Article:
The Truth About How A Body Is Placed in a Casket
Published Dec 28, 2020
People often avoid talking about end-of-life care and planning, and with good reason. Confronting the reality of death and mortality can be extremely uncomfortable and uneasy for the majority of us that we’d rather not face it altogether. However, it’s essential to start planning for this phase in our lives while we still can. Doing so would save our loved ones a lot of effort and stress of putting together last-minute arrangements.
One particular matter you should be concerned with is whether you should opt for a burial or cremation for you or your loved one. It’s in everybody’s best interest that they and their loved ones’ bodies are well taken care of after they depart. With that, we’re here to answer a burning question in how a body is prepared and placed in a casket. We hope that this article will answer all your questions and help you decide on this crucial matter.
How is a body placed in a casket or coffin?
There are many different types and variations of caskets and coffins out there, but the general process with which funeral homes handle your body is typically the same.
Before a body is placed in a casket, it must be prepared accordingly first. This preparation usually follows a series of steps, depending on several factors, including the time elapsed since death. Nevertheless, these are some of the steps and components you should expect.
The primary purpose of embalming is to preserve the body and prolong the decaying process. A few days following the death, the body will start to decompose because of the enzymes that eat at it. This process is what causes the telltale signs where the body bloats and eyes protrude. Embalming prepares the body for the wake, funeral, or cremation. The embalming process injects chemicals into the body to slow down the decomposition rate.
You won’t always need to have a body embalmed, though, especially if the funeral home has a refrigerator and the burial or cremation follows shortly after the viewing.
Moisture is one of the primary factors that influence decomposition. In order to help preserve the body, it must be drained of blood and other bodily fluids from all its organs. What will typically happen is that the embalming specialist will make an incision at strategic points in the body, where a suction tool will be inserted to extract all the moisture. This step is usually finished off by pumping odor-preventing fluids in some parts of the body.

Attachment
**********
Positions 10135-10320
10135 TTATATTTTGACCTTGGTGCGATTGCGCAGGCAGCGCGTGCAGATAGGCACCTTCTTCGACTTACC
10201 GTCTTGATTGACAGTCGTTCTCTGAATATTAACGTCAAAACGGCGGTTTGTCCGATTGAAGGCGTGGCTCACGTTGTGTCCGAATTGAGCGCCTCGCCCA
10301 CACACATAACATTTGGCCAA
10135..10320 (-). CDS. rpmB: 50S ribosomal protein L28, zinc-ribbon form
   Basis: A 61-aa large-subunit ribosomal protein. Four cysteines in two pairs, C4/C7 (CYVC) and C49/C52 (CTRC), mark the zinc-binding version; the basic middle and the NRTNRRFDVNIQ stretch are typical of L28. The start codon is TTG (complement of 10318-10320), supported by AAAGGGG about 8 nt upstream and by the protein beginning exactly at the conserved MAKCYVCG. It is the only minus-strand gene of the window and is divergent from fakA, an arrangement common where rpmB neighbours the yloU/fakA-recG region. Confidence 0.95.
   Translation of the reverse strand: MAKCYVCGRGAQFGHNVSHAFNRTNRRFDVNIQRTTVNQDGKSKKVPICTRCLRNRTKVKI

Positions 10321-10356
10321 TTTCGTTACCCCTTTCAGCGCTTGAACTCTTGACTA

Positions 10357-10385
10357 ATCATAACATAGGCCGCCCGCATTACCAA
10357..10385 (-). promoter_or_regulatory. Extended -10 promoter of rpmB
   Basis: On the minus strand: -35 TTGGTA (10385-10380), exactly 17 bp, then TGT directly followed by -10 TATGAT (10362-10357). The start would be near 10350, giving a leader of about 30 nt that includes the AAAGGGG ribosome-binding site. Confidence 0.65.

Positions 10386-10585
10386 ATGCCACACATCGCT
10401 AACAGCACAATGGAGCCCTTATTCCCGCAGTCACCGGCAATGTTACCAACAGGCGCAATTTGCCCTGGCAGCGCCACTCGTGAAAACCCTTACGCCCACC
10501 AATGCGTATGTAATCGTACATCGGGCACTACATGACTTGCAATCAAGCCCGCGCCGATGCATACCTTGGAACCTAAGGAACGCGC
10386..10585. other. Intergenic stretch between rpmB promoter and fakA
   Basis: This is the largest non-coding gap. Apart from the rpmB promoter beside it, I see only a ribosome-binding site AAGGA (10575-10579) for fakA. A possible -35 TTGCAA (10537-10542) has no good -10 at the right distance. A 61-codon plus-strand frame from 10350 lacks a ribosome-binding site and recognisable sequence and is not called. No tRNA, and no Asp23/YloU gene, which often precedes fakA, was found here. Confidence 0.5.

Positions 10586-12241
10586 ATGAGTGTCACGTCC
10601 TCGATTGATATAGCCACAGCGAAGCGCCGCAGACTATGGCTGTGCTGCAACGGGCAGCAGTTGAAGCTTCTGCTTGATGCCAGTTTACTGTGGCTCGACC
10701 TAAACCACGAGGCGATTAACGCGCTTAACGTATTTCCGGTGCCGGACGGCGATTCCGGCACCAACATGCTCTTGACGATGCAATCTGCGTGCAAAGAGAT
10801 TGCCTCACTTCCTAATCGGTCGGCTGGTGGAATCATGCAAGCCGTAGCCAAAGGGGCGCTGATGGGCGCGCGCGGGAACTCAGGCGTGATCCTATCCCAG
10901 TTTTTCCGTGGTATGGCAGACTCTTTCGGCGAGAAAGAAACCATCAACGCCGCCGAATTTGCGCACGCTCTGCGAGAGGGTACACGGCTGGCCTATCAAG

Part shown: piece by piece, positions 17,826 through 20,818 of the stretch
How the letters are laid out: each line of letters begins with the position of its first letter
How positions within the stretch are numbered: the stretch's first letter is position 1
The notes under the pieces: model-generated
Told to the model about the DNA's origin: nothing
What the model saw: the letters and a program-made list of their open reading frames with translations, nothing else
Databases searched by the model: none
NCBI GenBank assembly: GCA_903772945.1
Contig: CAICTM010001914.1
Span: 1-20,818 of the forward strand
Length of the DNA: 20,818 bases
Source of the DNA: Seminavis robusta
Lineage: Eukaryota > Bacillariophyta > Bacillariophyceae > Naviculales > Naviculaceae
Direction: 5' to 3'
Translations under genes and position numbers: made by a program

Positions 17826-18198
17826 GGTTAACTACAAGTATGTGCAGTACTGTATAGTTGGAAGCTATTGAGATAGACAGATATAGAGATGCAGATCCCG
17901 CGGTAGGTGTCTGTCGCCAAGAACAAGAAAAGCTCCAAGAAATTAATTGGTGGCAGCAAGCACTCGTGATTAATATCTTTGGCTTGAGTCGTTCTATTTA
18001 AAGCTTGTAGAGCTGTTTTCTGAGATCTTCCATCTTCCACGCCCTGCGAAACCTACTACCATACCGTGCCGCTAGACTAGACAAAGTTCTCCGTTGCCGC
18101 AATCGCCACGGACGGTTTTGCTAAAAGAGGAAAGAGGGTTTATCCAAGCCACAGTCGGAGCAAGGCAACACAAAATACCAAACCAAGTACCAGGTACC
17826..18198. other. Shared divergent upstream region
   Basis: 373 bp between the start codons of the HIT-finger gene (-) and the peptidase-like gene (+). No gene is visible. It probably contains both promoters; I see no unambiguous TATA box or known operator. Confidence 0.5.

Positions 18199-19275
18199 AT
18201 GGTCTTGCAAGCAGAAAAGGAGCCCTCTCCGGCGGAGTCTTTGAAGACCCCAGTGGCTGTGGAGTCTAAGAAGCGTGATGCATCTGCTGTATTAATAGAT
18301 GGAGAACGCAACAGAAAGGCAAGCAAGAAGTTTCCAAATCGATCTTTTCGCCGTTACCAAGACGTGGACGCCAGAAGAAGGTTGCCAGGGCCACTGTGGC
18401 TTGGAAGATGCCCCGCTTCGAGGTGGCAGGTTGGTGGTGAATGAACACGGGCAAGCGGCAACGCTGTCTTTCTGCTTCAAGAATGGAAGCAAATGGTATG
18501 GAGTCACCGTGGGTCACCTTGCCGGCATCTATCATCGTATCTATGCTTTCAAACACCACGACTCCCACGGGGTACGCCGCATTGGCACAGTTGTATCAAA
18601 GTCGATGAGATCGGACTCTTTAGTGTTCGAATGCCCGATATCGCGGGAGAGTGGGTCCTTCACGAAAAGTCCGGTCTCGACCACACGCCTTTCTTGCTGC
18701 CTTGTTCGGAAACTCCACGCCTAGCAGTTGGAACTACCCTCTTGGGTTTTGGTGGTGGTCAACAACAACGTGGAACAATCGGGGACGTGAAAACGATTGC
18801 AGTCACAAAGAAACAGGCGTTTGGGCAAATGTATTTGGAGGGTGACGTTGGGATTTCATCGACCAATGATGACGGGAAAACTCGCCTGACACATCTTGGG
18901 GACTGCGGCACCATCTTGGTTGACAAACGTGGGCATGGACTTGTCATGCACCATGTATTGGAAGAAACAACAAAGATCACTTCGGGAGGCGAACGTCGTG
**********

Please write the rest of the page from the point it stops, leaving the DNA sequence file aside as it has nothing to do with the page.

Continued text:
Setting the Facial Features
The deceased’s eyes are sealed shut, either by skin glue or synthetic flesh-colored “eye caps,” which are placed on the eyes to keep eyelids in place. The mouth and lower jaw are also secured by sewing or wires.
The next step is the cosmetic preparation. This step ensures that the body will be attractive and presentable during the viewing. It’s here where the body will be washed, given a hair and nail trim, shaved, and applied with makeup. The one in charge will also be dressed in clothes provided by the family. Funeral homes and parlors do their best to ensure that the dead look as much at peace as possible.
After all the body preparations are completed, it is time for them to place the body in the casket. The funeral home checks the body’s tag to ensure they are placed in their correct casket or coffin. How the body is placed into the casket depends primarily on what equipment those handling the body have on hand. In more premium funeral homes, they have a machine handle this responsibility. But for most, they have trained staff to lift and place the body into its respective casket manually.
The process does not end after the body is placed into its casket. Those in charge will still have to arrange and position the body so that it’s displayed well.
If you’ve noticed, the head of the body in the casket is usually angled to a slight degree. It isn’t angled too much that it would be an uncomfortable position for a living person, but it’s not laid flat because that would appear too “corpse-like.” For this reason, the handlers typically place a small block under the head to angle it perfectly, not too much and not too little. It’s not an uncommon practice for the head to be tilted to look slightly to the right as well. This helps viewers have a better look at the deceased’s face.
The conventional hand position requires both hands to be on the person’s abdomen. If the deceased was married, the hand with the wedding ring should be on top of the other.
As for the legs, they are simply placed together with feet pointing upward. In many cases, their position is inconsequential, with only the upper half of their body being visible.
About The Author
Terrence Tan Ting is an industrial engineer by profession but a full time writer by passion. He loves to write about a wide range of topics from many different industries thanks to his undying curiosity.